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- Mass gap, topological molecules, and strong gauge dynamics

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Mass, a concept familiar to all of us, is also

one of the deepest

mysteries in nature. Almost all of the mass in the

visible universe,

you, me and any other stuff that we see around us, emerges from a

quantum field theory, called QCD, which has a completely negligible

microscopic mass content. How does QCD and the family of

gauge

theories it belongs to generate a mass?

This class of non-perturbative problems remained largely elusive despite much

effort over the years. Recently, new ideas based on compactification have been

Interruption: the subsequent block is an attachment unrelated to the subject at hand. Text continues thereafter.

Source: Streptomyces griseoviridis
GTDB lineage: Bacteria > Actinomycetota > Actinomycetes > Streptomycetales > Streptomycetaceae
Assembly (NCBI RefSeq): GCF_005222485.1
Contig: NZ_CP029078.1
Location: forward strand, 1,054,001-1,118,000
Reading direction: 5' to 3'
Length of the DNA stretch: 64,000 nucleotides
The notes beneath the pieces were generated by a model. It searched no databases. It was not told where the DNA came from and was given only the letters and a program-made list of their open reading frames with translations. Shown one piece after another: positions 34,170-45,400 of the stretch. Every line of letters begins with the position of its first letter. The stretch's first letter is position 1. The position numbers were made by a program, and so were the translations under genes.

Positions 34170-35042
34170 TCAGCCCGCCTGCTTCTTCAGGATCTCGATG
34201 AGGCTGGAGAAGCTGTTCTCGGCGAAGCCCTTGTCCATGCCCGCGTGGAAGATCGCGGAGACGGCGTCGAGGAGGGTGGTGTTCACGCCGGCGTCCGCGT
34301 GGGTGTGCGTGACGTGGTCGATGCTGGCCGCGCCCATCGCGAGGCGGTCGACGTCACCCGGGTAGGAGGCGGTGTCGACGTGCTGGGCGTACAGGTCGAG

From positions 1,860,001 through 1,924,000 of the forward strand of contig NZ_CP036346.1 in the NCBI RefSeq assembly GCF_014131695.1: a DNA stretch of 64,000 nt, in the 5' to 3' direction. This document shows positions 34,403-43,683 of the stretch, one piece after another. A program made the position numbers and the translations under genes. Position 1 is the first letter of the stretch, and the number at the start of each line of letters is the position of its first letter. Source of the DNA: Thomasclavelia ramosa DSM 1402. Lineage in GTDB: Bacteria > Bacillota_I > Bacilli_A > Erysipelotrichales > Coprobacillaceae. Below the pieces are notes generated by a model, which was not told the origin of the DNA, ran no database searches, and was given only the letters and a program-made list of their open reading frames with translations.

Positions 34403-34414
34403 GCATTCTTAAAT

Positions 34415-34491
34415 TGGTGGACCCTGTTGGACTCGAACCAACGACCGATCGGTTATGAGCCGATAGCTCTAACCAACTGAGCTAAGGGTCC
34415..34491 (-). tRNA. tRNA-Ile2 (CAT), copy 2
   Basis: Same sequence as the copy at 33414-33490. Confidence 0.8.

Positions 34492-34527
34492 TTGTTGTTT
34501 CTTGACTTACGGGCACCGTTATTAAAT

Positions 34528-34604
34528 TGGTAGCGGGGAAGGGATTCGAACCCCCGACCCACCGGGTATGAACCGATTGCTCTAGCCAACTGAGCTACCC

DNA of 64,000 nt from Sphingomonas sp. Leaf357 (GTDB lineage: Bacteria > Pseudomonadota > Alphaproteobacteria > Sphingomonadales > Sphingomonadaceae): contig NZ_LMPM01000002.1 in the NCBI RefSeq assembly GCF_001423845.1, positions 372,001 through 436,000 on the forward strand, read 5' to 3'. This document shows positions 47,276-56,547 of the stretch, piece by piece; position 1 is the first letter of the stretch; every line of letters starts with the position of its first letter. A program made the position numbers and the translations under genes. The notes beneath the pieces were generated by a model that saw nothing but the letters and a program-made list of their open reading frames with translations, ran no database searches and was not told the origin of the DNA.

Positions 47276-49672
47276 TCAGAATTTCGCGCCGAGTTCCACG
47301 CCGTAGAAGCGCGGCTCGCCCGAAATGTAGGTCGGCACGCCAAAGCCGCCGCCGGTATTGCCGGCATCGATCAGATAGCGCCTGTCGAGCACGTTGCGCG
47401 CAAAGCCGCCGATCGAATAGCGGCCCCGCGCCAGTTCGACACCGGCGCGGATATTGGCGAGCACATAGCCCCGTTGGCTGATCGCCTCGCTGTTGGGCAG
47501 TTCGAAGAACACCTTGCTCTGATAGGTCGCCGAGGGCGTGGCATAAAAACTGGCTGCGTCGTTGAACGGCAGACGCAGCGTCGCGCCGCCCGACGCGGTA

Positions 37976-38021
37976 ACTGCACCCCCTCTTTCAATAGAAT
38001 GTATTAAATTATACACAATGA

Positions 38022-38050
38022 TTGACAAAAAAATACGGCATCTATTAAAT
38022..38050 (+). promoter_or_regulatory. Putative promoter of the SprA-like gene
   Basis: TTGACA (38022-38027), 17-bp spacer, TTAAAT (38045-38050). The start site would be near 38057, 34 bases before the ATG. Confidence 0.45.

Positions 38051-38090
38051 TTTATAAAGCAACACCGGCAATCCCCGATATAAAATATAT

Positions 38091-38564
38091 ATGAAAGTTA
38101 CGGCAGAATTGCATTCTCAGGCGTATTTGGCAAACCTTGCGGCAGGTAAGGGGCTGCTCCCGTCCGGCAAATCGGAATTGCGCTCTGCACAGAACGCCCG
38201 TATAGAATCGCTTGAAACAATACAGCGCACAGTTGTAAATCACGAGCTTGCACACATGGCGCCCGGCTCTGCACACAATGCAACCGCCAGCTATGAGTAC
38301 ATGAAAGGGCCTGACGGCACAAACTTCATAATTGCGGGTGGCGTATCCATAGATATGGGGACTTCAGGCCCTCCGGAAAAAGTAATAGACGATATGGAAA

shown useful to address some of these. Two such inter-related ideas are circle

compactifications, which avoid phase transitions and large-N volume

independence. Through the first one, we realized the existence of a

large-class of "topological molecules", e.g. magnetic bions,

which

generate mass gap in a class

of compactified gauge theories. The inception of the

second, the idea of large-N volume independence is old. The new

progress is the realization of its first working examples. This property

allows us to

map a four dimensional gauge theory (including pure Yang-Mills) to a

quantum

mechanics

at large-N.

©2012 Perimeter Institute for Theoretical Physics